The recession and consecutive budget blowouts have thrown that momentum into reverse.
“Just like that — the national model we created no longer exists,” said state Rep. Pat Colloton, a Leawood Republican who leads the House Committee on Corrections and Juvenile Justice. “We were written up in The Wall Street Journal. I was invited to the White House,” when then-President George W. Bush signed legislation directing $54 million in federal grants to help duplicate Kansas’ success around the country.
"The fact that our programs had gotten it right — and we had the data to prove it — didn’t keep us from destroying that model,” she said.
Now, her state must line up at the federal trough for Second Chance grants it once didn’t need.
While other states are stepping up prisoner releases to meet budget, officials say Kansas sentencing laws prevent them from springing inmates at will.
It is too early to know how program cuts, both inside and outside prison walls, may affect future recidivism rates, or even overall public safety, corrections officials say. But they already face a new penal landscape, as about $25 million has been chopped from the corrections budget since 2008.
Last year, four minimum-security units were shut down, many inmates were routed to tighter quarters, and treatment and education programs lost more than half their funding.
“For Joe, the parolee,” said state Secretary of Corrections Roger Werholtz, “it means no longer having access to substance-abuse treatment through the Department of Corrections. Joe is going to be lining up and competing for the same treatment slots as any law-abiding Kansan needing the help” but unable to afford it.
“It’s going to be harder for him, harder for everybody, to get that treatment slot.”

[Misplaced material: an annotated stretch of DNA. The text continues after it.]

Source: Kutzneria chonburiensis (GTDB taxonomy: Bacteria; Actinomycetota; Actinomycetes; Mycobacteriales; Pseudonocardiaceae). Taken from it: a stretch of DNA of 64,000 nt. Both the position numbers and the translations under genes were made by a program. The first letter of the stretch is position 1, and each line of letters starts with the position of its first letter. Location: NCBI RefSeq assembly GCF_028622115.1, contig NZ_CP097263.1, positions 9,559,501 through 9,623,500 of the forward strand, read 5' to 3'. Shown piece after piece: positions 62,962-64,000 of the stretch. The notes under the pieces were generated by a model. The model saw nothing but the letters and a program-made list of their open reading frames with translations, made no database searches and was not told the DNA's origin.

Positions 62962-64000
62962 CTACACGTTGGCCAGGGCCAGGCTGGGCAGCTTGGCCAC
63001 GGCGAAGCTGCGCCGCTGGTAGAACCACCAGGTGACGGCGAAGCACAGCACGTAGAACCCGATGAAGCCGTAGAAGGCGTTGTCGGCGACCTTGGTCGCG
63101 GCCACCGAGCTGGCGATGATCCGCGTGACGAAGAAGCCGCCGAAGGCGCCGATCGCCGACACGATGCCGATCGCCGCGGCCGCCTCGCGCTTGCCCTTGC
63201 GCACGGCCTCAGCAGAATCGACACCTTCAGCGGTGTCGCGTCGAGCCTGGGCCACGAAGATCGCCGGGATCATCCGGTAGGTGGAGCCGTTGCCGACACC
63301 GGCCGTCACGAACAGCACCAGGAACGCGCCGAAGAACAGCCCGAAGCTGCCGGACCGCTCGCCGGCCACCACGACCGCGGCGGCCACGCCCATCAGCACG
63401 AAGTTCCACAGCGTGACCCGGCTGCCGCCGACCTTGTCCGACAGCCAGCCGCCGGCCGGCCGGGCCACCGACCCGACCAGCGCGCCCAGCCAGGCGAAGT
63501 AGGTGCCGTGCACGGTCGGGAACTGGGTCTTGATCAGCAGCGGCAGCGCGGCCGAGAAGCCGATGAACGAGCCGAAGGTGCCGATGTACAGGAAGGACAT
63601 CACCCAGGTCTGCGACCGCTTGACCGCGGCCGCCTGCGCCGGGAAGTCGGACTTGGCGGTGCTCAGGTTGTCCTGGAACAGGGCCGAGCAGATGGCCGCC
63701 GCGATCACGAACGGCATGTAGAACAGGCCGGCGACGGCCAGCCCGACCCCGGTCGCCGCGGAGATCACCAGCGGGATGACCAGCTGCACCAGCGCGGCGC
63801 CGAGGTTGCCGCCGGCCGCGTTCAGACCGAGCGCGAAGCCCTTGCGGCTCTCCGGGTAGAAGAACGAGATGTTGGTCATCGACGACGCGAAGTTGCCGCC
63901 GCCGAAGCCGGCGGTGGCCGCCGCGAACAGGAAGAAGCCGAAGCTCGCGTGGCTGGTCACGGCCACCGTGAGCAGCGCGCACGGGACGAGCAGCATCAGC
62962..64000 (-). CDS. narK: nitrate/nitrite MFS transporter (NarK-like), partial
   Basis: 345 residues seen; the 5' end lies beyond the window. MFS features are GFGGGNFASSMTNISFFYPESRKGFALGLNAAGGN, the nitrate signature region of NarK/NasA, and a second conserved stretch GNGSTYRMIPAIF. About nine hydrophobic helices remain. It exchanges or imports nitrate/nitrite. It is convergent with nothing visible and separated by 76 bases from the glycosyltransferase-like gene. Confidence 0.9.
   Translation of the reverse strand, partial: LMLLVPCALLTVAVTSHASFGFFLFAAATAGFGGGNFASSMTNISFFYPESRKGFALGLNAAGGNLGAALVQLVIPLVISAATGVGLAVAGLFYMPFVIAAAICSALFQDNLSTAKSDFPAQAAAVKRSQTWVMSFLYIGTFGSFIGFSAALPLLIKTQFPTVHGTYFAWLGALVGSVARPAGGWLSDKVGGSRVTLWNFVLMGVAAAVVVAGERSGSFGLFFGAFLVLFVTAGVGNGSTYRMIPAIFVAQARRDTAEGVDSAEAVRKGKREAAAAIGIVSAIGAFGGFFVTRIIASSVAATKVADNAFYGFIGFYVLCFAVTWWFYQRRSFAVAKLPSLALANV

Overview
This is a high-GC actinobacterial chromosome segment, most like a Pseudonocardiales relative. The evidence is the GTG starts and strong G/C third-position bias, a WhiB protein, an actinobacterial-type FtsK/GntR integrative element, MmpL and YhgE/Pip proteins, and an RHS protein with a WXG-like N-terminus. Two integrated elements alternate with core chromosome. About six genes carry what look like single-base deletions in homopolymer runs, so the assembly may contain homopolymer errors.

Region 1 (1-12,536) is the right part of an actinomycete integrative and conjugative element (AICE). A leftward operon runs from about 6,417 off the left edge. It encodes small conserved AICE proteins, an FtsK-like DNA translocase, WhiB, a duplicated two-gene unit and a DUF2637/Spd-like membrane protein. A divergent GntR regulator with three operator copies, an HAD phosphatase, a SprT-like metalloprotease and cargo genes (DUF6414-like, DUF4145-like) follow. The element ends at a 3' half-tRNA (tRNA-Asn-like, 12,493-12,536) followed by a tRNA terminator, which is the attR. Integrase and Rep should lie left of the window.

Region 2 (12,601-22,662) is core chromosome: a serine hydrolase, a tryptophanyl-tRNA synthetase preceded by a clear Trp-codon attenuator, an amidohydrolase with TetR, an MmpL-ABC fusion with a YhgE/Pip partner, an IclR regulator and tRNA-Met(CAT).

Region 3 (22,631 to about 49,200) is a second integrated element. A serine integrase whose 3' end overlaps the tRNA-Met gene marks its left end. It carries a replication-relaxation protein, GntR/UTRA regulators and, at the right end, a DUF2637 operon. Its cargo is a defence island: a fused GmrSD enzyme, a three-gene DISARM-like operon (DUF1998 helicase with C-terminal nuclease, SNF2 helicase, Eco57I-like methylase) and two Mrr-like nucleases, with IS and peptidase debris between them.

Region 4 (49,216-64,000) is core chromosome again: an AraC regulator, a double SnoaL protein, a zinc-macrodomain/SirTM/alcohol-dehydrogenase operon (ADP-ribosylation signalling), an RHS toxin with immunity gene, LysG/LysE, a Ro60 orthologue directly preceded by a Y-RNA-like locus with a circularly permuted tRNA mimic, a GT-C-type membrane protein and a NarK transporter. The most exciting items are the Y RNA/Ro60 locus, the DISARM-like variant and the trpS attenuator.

Gone from most Kansas communities are the structured group-living arrangements that provided offenders a bed, counseling and supervision while they sought full-time work or fought off addictions.
The department last year discontinued such residential programs in Topeka, Wichita and Kansas City, Kan. A treatment program for sex offenders at the Norton Correctional Facility ended.
In Jorgensen’s office, the parolees said they wanted to make it on the outside.
“It’s easy to get back in — to just lie down in your cell and let the state take care of you,” said Mike Buie, paroled in 2008 after a five-year stint for robbery and attempted battery. “What’s hard is to make it out here. …
“I understand if people do feel safe in their homes, safe going shopping, with criminals locked away. But to really feel safe, you’re going to have to focus on the people getting out.”
Buie has spent 18 of his 44 years behind bars. For him, being out and avoiding trouble for the last two is an achievement. But state budget cuts have limited his eligibility for MediKan insurance benefits to 18 months, and the medication Buie needs to control his bipolar disorder is running out.
“Leaves me high and dry” until he can collect disability benefits next year, Buie said: “I’m waiting for the grass to finish growing so I can mow some neighbors’ lawns.”